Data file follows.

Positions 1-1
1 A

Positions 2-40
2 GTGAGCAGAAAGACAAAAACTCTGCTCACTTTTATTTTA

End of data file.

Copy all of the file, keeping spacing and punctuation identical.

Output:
Positions 1-1
1 A

Positions 2-40
2 GTGAGCAGAAAGACAAAAACTCTGCTCACTTTTATTTTA